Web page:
Malik’s only concerns that day are whether his mother will buy him a $10 pennant emblazoned with the Grave Digger logo (she does) and whether she’ll spring for a toy Grave Digger truck (she doesn’t — too expensive).
Margaret and her husband, Jose Morgan, moved to the North Side 15 years ago. They know the pressures that are on Malik. Margaret, 40, battled bullies in south Minneapolis as the oldest of three children, went in and out of the juvenile system and ran with a gang for protection. Jose, 40, grew up on Chicago’s West Side, where “every breath most of the people you knew breathed was gang violence.”
He talks to Malik about staying away from gangs and guns, about finding something you care about and giving it 150 percent.
But just outside the door of their home in the Willard-Hay neighborhood, the threat lingers.
Some researchers have found that exposure to gun violence creates a cycle of crime. Adolescents who are witnesses or victims of gun violence are twice as likely to go on to perpetrate such behavior, according to one 2005 study of 1,500 youths in Chicago.
Young inmates imprisoned for gun crimes echoed what those academics have found, telling the Star Tribune that they turned to armed violence after experiencing trauma. One was shot while getting off the bus. Another saw his uncle ambushed by gunmen outside the Boys and Girls Club. Another was at a barbecue when a man walked up and fired shots, leaving a friend paralyzed.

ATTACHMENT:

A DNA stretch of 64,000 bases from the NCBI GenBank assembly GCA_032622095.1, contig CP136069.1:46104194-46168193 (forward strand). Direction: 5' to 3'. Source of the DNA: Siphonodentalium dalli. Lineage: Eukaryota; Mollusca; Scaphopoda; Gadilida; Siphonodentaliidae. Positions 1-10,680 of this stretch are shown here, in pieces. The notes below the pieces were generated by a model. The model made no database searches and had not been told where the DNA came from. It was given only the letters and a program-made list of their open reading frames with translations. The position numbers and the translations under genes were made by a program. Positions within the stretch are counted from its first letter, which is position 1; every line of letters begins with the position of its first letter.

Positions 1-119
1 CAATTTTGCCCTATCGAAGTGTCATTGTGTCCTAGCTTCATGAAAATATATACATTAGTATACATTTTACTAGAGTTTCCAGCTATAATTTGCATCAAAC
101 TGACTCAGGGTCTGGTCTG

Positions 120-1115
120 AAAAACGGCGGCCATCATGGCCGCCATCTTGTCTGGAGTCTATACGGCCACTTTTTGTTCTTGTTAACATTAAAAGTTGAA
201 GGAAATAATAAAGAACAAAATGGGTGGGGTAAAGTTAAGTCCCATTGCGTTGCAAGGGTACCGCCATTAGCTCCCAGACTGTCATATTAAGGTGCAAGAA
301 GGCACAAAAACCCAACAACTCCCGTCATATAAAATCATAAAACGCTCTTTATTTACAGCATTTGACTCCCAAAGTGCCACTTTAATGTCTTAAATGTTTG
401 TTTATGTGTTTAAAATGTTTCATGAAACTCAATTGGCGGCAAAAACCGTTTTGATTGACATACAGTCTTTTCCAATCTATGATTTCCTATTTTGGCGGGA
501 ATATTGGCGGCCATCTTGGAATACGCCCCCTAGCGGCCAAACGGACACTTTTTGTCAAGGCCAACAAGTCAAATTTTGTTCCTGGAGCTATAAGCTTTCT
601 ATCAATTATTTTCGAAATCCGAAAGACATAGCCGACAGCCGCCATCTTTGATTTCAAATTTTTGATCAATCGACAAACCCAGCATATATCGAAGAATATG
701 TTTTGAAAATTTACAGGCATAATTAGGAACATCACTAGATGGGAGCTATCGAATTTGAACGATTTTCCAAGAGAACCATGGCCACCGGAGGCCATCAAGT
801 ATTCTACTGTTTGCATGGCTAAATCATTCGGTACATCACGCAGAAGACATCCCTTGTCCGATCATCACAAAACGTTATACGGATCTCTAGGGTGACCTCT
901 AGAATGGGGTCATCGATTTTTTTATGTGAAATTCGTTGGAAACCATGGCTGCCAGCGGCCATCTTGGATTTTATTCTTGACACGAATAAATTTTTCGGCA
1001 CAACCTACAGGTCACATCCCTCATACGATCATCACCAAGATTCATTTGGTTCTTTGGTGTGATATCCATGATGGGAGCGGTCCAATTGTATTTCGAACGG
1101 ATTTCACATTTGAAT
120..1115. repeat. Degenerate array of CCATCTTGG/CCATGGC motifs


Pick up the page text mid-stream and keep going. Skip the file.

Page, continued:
Ferome Brown, who has made a career of steering young people away from gangs, said many want to break the pattern.
“If you come to young adults and young kids about this situation, the first thing they say is, ‘It’s been too much bloodshed. What can we do to make things right, because we don’t want these things happening, where we’ll have to leave, we have to go to prison or we’ll die,’ ” said Brown, a former gang member who is now CEO of Urban Youth Conservation in Minneapolis.
Malik already knows how quickly a young life can be taken away.
He met Ray’Jon Gomez playing basketball two or three years ago at North Commons Park, and they became fast friends.
As months went by, Malik disliked the other kids Ray’Jon was hanging out with. So did his mother, who lectured Ray’Jon when he came around the house. Finally, she laid down the law.
“I know you see him, but you’re not allowed to be with him,” she told Malik. “Because at any given time, with the things they choose to participate in, you can get hurt.”
One day in August 2011, she turned on the TV and saw the news: Three boys were riding bikes one summer evening near the playground of the old Willard Elementary School when someone started shooting. A 12-year-old who was with Ray’Jon was shot in the shoulder. Ray’Jon was hit in the back and jumped off the bike. Then he got up and ran. His body wasn’t found until hours later, sprawled face down between two houses.
When Margaret told Malik about it, he froze, not believing her.
Then he fled the house, running all the way to Ray’Jon’s house on Russell Avenue, confronting his friend’s father.
“Is Ray’Jon dead?” Malik asked.
Yes, said his father, his face grim.
Malik ran a few blocks to where Ray’Jon was found. Children and neighbors swarmed the scene. News cameras hovered.